Unplugged: My Life Without Notifications

December 31, 2017--- New Year’s Eve. A pretty regular day when you’re stuck working a 4p.m. closing shift and won’t be home until after the New Year starts. It can get you thinking, though. Thinking about who you were last year, who you want to be next year, and how you can get there.

First semester of college wasn’t the best for me, no one would know that, though. I was obsessed with making sure I regularly updated social media so everyone from home knew how much fun I was having. I needed everyone to know my life could measure up to theirs. Everyone from home just had to know I was having just as much fun as they seemed to be.

If anyone from high school posted a story on Instagram, I saw it. Whenever the girl I met at that one party and added on Snapchat posted, I saw it. VSCO, Twitter, even Facebook, my eyes were glued to timelines in some disheveled manner to memorize who was doing what. I needed to know, in case anyone ever asked, I wanted to be the one who knew that the guy I went to middle school with broke up with his girlfriend. I needed to know the girl I haven’t seen since I was ten was transferring schools. I liked being the one who knew what was going on with everyone I had ever met, and with every celebrity possible. But despite knowing seemingly everything, I was pretty miserable. Everyone was having fun, and I only looked like I was.

That night I found myself scribbling down some half-assed resolutions; goals I figured if I met then I would finally be happy. Like everyone else, most of my resolutions didn’t stick. The only one I really committed to was putting down my phone more. Now don’t get me wrong, I am still the first person to take my phone out to take a picture when I want to. But I have gone from 8+ hours on social media to restricting myself to only one hour a day.

I turned off notifications for each of my social media apps and any other app that I felt was not important to keep. My phone still rings when I get a call or Facetime and I have my messaging/e-mail apps set so that badges (the little red circles with numbers in them) still show up. Professors and student organizations communicate through a number of these apps and so I keep badges on, but I still only see them if I have unlocked my phone.

It's been a year and a half, and I can confidently tell you the benefits are vast. My phone battery lasts the entire day now (that is when my Red Alert isn’t blowing up my phone-- no pun intended). People I am not as close with know I’m unlikely to respond and have stopped asking me for favors. My social anxiety and general anxieties have almost completely stopped restricting me from living my life. And best of all, I spend more time talking on the phone than anything else. No one calls anymore, but my friends know if they need to talk to me then they should call.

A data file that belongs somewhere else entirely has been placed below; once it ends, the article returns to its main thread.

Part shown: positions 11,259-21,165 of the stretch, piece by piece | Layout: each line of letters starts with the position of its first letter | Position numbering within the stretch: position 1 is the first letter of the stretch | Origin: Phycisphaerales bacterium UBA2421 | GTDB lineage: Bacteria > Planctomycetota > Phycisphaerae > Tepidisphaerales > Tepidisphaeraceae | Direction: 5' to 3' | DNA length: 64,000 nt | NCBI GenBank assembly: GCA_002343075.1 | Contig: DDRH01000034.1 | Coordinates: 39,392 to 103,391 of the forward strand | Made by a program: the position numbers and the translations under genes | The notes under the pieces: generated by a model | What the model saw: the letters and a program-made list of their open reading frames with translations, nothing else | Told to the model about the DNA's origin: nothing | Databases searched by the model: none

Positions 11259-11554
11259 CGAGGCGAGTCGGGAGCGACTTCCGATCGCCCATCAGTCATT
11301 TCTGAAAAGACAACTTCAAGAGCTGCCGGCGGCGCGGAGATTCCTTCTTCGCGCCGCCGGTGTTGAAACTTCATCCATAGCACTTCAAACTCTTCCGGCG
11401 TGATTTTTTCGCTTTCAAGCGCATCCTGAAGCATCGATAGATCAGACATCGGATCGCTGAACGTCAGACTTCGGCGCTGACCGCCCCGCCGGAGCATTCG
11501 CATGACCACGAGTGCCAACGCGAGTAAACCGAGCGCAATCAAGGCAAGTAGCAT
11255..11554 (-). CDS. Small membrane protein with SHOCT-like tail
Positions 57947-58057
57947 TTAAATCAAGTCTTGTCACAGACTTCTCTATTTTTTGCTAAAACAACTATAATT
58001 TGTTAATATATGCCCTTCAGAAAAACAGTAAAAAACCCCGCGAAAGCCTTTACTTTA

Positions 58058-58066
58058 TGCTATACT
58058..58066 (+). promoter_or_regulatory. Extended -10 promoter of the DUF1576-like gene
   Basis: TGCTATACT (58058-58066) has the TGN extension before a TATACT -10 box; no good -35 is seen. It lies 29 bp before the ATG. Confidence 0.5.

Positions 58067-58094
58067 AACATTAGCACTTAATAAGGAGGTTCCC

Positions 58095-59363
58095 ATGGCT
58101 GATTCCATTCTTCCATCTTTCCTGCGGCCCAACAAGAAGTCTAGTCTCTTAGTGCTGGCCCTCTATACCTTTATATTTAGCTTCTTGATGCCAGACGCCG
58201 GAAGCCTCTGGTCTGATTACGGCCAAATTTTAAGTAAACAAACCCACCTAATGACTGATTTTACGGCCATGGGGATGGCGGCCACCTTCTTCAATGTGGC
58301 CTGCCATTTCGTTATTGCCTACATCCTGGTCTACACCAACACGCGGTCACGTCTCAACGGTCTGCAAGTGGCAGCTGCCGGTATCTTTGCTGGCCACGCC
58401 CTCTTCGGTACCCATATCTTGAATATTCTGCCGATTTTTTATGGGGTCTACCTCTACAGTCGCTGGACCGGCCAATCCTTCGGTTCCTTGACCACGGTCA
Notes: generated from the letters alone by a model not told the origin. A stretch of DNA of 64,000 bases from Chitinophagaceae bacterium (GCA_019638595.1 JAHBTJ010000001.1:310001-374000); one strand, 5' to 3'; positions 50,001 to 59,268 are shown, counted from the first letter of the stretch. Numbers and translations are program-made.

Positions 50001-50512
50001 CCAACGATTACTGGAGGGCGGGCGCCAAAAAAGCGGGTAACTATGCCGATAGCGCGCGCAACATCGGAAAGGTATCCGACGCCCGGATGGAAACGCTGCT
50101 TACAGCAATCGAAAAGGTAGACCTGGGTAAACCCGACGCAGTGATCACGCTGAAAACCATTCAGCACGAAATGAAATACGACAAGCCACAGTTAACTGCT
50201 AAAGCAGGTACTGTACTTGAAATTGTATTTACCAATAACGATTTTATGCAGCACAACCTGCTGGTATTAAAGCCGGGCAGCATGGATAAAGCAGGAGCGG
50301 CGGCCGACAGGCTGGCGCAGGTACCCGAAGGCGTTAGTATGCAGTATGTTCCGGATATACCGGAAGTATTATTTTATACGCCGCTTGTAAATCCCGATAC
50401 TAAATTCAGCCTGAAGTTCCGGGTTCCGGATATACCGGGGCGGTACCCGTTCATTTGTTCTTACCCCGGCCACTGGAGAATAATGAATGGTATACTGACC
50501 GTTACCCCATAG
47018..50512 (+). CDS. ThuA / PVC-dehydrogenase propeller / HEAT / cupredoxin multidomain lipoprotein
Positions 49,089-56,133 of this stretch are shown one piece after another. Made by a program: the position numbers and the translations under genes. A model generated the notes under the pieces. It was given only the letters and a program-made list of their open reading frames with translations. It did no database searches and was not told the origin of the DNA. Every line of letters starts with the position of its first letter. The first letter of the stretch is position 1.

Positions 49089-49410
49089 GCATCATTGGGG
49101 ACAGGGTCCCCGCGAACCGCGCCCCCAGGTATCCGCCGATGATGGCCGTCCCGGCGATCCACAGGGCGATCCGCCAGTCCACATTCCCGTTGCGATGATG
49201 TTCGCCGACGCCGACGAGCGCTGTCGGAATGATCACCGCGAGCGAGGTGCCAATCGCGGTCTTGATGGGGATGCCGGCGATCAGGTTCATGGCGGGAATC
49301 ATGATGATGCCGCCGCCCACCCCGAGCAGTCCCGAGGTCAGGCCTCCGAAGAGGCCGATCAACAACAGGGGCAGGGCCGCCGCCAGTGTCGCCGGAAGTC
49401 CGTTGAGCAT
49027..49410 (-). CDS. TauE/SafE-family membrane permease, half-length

The whole experience hasn’t been smooth--- in the beginning I was always tempted. I spent more time on my phone checking to see if I was missing something; if you ask any of my friends, they’ll tell you they’ve seen me type in my ‘Time Limit’ password a million times but as time has gone on I have gotten much more used to it. I check my phone enough and I am far from being fully unplugged but it’s a step in the right direction.

Sometimes it’s still hard. I have missed out on things because someone invited me through Snapchat and I didn’t see it, but it is amazing how much my brain can store when it isn’t busy trying to keep up with everyone else. I might not know Kim Kardashian’s newest baby's name, but my friendships have become much more genuine. It’s incredible to sit in a room, just talk with my friends, and be fully invested. I am no longer so distracted by my phone and I truly haven’t been this happy in a while.

Most of the people around me are still plugged in, and that’s okay. To each their own, obviously. Sometimes it gets very tempting when everyone else is on their phone to just give in and start scrolling and sometimes I do, but sometimes I don’t. I used to sit in a crowded room with my nose glued to my screen; turning my notifications off has allowed me to stick my phone in my pocket and meet so many new people. In general, I just feel a whole lot more present in my own life.

I would highly recommend turning notifications off to anyone who feels stuck in their life and is looking for something new to try. Happy unplugging!